Above, I have taken pieces of information from the article and planted them like flowers so they would grow into a paragraph. This one was special, because it actually became two paragraphs. Just keep reading introductions to articles and writing sentences about them.
How do you choose the next article to reference? A better question would be, 'How did you decide to write about parenting, the military, being a manager at a factory, and Prentice's definition of leadership? You came into this process without any idea what you would write, but now you are acting like you planned to write about a comparison of military leadership and managerial leadership. You are letting the term paper take form based on the articles you find interesting.
So how about searching your school library database for these terms:
comparison, military, leadership, managers
You might just find an article that is all about the same concepts you found in the Prentice article! I searched for these terms and found another article: "Why the Military Produces Great Leaders" (Kolditz, 2009). I'm excited because, coincidentally, both the Prentice article and the Kolditz article are both from The Harvard Business Review. I'll be able to compare the concepts from these two articles, and the fact that they are both from the same professional journal will help me create the illusion that I put a lot of time and thought into this term paper.
Reading just the first three paragraphs of the Kolditz article and comparing their message to that of the Prentice article, and I am able to write these two paragraphs below.
Almost four decades after Prentice published that famous article about leadership in The Harvard Business Review, a blog associated with the same journal published another article about leadership that expresses the opposite idea; Kolditz (2009) argues that the military is especially good at producing leaders who would do well as managers. Each of his arguments seems flaws when considered in light of the message by Prentice:
- Kolditz cites the fact that military training is more time-consuming and expensive than managerial training in the private sector.
- Kolditz points out that the military gives high levels of responsibility even to people at low levels of the organization.
- Kolditz argues that the military oath to sacrifice one's own needs for the achievement of organizational goals.
These examples do not demonstrate that the military produces people who would be great organizational leaders in the private sector. The training is more expensive and time consuming, the levels of responsibility are higher, and the need for self-sacrifice all are related to the extreme situations that come from war. Prentice (1961) correctly points out that the circumstances in the private sector are different from circumstances of war.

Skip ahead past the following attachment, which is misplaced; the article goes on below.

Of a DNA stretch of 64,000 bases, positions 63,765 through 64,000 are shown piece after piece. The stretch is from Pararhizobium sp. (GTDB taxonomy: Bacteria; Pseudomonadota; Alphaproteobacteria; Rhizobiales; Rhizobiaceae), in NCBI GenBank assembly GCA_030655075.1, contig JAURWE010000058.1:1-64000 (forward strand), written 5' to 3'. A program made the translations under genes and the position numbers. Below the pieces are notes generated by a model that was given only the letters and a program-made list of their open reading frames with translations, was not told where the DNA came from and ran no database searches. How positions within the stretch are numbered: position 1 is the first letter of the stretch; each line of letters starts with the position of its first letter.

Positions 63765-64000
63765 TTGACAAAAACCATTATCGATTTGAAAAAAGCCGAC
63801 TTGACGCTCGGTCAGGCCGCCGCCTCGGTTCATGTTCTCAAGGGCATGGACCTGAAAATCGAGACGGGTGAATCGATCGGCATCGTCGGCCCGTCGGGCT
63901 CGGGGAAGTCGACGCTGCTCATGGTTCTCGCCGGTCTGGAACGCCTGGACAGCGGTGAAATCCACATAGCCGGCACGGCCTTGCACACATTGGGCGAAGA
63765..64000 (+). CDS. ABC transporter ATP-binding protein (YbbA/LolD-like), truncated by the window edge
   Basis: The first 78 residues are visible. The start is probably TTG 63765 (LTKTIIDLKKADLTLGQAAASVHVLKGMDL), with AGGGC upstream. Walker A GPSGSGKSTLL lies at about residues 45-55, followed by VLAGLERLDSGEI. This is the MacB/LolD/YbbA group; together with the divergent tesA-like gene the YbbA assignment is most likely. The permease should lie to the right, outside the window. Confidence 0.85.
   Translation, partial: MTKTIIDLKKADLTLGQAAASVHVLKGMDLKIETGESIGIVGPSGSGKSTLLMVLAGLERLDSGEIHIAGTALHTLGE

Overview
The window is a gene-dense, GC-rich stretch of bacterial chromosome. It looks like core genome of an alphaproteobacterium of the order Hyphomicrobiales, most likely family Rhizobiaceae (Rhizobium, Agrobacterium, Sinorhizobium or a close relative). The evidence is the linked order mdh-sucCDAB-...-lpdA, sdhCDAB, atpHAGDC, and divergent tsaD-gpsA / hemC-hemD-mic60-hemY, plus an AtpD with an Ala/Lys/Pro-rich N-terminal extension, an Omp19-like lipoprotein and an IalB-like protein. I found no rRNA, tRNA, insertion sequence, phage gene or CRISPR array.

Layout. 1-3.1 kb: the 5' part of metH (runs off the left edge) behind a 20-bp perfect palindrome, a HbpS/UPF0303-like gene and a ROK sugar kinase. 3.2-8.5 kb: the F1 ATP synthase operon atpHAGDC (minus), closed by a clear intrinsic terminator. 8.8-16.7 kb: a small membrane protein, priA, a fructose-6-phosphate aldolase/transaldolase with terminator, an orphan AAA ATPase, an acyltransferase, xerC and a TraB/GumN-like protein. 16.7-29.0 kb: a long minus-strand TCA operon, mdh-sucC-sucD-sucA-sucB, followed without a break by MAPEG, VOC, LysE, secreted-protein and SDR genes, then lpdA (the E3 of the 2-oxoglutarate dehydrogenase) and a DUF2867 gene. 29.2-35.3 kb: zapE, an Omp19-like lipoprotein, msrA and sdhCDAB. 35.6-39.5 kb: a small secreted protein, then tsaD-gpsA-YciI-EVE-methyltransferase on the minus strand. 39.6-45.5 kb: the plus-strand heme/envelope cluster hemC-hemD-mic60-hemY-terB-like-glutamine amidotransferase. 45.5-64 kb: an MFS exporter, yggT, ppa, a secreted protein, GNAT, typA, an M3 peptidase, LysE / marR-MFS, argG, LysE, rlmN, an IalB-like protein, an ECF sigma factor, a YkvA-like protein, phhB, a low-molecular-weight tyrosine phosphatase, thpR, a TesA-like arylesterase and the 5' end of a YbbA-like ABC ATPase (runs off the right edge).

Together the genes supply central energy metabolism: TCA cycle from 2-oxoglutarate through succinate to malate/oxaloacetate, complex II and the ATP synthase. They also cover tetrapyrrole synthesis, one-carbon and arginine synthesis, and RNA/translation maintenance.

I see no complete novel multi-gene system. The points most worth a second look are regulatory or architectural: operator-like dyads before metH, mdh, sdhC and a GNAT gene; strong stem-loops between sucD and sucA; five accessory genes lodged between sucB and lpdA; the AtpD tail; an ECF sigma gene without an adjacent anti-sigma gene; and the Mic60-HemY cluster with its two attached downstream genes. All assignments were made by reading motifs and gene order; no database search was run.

All the material above can be added to the material about the Prentice article. We have only looked at two articles and begun to compare them, but we already have written more than 400 words of a term paper.
All you need to do is decide what direction to go with your paper. We chose the second article based on the themes we pulled out from the first article. You can find another article about military leadership compared with other kinds of leadership. There is no need to look for a specific kind of article. Just search for your keywords and browse for an interesting article.
Allow the Term Paper to Be About Whatever It Wants to Be About
Stay flexible with your topic. Every time you skim the introduction of another article, type some sentences and let the kaleidoscope turn:
*** If you stumble upon an article about another kind of leadership, such as political leadership, maybe you will decide to make this a term paper that compares three types of leadership: military, private sector, and political.
*** If you stumble upon an article about "transformational leadership" or "servant leadership" you might decide to make this a term paper about comparing Prentice's message with Kolditz's message while using one of these types of leadership as a basis for comparison.
Use this "from the ground up" method, and you will take an interesting idea from each article and make it a Paragraph Topic Sentence in your term paper. Add more sentences to explain, give examples, give quotations, etc., so that each interesting idea becomes a paragraph in your term paper.
You'll get through it quickly. A paper with 2,000 words only requires about 20 paragraphs if you use 4-6 sentences per paragraph. Read enough articles to write 17-18 paragraphs, and then add an introduction to the beginning and a conclusion to the end. Let the introduction and conclusion both express one theme or message that has emerged as the main idea of your term paper. Come up with a title for the term paper that will express this idea, and you are finished. It's a perfect term paper written "from the ground up."